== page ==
Interpol – El Pintor (Soft Limit)
Why you should listen: It’s been four years since the suited-up New Yorkers released their eponymous fourth album. They’re back here, minus pouty bassist Carlos Dengler, and layering singer Paul Banks’s signature baritone over lush guitar lines and stuttering drum rhythms.
It might not be for you if … This whole moody-voiced indie revival, from Editors and Interpol to White Lies, didn’t grab you between 2002 and 2009, because it probably won’t interest you now.
What we said: “El Pintor finds Interpol returning to the sleek, monochrome post-punk that caused such an impact in the early 2000s,” wrote Dave Simpson, in the Guardian’s G2 Film & Music. In the Observer New Review, Paul Mardles gave the album three stars.
Robert Plant and the Sensational Space Shifters – Lullaby and … the Ceaseless Roar (Nonesuch/Warner Bros)
Why you should listen: As the owner of one of rock’s most recognisable voices/wails, it’s always a treat to hear what the former Led Zeppelin frontman has up his sleeve. In this case, it’s a more intimate and confessional collection of songs than we’ve heard from him before.
It might not be for you if … Like this guy, you don’t find yourself mesmerised by Plant’s vocal, or able to care about his solo work.
What we said: The album’s material grows from Plant’s split with Patty Griffin, and “the result is a set of remarkably personal, moving songs ruminating not only on romantic disappointment – beautifully rendered on the stark piano ballad A Stolen Kiss – and the horror of finding himself ‘adrift … high and lonesome’ in the US, as Pocketful of Golden puts it, but on the agonies and pleasures of ageing,” wrote Alexis Petridis, in his lead review for the Guardian. Head here for Kitty Empire’s three-star lead review, in the Observer.
Banks – Goddess (Harvest/Capitol)
Why you should listen: If you’re the type of person who pays attention to the Hype Machine and online music press, chances are you’ve already heard several of Banks’s singles, ranging from breathy R&B-flavoured pop to the odd ballad. Banks’s dream team of producers mostly elevate the record from good to rather lovely.
It might not be for you if … You can’t keep up with people stage-whispering about their feelings over an echoey and minimal beat. See: How to Dress Well, FKA Twigs, Kelela et al.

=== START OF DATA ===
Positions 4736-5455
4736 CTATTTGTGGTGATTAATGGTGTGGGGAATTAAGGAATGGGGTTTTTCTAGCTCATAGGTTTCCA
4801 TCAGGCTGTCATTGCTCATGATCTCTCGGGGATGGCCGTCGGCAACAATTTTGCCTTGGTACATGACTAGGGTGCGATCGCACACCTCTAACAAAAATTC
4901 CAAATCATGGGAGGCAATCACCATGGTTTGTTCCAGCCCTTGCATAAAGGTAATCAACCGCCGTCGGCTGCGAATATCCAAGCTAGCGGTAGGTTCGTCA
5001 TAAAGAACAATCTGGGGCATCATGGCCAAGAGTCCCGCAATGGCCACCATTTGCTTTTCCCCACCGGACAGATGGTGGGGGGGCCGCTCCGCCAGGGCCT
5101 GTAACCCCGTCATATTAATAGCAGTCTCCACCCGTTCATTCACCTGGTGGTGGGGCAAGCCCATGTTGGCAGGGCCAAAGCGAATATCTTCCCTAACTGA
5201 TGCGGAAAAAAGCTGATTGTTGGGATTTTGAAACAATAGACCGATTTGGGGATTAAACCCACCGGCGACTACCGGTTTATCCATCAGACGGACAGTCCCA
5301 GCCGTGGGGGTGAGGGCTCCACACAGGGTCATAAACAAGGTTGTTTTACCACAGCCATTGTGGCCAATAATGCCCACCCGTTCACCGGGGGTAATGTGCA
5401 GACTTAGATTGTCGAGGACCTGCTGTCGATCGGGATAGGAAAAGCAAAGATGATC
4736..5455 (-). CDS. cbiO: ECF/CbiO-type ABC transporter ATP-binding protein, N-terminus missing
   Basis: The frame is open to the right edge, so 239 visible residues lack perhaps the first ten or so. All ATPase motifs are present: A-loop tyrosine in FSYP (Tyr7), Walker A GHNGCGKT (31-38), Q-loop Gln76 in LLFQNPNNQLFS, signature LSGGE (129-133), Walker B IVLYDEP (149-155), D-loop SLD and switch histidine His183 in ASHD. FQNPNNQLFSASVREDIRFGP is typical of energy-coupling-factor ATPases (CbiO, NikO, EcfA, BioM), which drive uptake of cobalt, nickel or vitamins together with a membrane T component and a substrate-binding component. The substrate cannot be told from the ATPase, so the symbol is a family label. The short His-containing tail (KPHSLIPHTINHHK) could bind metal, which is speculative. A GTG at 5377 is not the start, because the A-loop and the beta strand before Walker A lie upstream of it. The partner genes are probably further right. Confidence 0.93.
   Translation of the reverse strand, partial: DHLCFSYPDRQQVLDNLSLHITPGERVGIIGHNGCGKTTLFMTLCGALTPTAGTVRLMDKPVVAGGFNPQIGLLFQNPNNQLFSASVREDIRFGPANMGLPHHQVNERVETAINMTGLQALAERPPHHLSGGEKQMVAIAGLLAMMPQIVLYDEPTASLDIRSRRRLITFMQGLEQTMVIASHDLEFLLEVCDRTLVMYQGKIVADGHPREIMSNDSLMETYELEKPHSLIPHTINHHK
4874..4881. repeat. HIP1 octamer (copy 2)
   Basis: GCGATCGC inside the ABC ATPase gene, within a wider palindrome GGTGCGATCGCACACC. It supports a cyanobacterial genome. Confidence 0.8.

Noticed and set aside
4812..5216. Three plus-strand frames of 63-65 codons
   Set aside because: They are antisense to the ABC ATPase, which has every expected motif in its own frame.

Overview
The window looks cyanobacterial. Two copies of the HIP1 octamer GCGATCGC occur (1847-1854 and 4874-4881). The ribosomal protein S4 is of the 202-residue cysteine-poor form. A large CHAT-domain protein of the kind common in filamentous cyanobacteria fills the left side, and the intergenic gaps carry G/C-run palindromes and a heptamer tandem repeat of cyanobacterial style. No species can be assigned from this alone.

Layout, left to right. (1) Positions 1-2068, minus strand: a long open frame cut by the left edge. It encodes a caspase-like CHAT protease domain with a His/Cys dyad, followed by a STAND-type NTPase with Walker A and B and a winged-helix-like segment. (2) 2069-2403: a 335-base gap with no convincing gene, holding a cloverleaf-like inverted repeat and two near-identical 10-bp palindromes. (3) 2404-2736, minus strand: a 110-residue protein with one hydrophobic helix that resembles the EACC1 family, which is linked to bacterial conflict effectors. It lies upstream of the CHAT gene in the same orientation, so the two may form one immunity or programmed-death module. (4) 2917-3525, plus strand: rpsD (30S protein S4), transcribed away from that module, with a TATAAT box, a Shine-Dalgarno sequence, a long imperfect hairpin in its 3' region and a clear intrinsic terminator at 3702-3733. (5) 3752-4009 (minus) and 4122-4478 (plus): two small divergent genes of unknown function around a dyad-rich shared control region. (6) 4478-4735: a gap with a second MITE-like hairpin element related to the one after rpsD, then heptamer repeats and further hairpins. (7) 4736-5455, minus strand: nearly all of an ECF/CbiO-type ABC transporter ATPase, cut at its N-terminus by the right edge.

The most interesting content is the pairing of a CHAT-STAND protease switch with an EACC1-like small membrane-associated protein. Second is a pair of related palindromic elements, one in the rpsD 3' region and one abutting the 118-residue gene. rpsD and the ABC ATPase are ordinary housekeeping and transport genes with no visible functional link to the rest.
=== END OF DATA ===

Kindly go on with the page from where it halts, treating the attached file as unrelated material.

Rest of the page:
What we said: “She lays her emotions bare, at times almost embarrassingly so, sounding raw and vengeful when she belts – and a bit like Fiona Apple in the chirr of her upper vocal register,” ran the Guardian’s review. Kitty Empire doled out three stars to the debut album, in the Observer.
Death from Above 1979 – The Physical World (Last Gang)
Why you should listen: After making one album in 2004 and splitting in 2006, the Canadian duo have returned, sounding as noisy and belligerent as ever. And, in this case, that’s a good thing.
It might not be for you if … You don’t believe in getting back together with an ex, no matter what the situation.
What we said: “Government Trash typifies DFA 1979’s approach: pummelling riffs played with big, ugly guitars overloaded with distortion, thundering drums and brattish vocals,” wrote Jon Dennis, in the Guardian.
Tricky – Adrian Thaws (False Idols)
Why you should listen: This is Tricky’s 11th album, in which he brings on a host of vocalists to add extra oomph to his swelling trip-hop compositions. Stream Adrian Thaws on our blog to hear it for yourself.
It might not be for you if … You thought trip-hop died somewhere in Bristol 10 years ago, and would rather things had stayed that way.
What we said: “Sonically, it ranges from avant garde soundscapes (My Palestine Girl) to low-slung soul (Silly Games) and spiky hip-hop (Lonnie Listen),” wrote Lanre Bakare, in the Guardian.
This week also sees new releases from Yeah Yeah Yeahs frontwoman Karen O, Ryan Adams and Avi Buffalo, so we’re rather nicely spoiled for choice. Which albums will be topping your listening list over the next few days? Let us know in the comments section, as ever.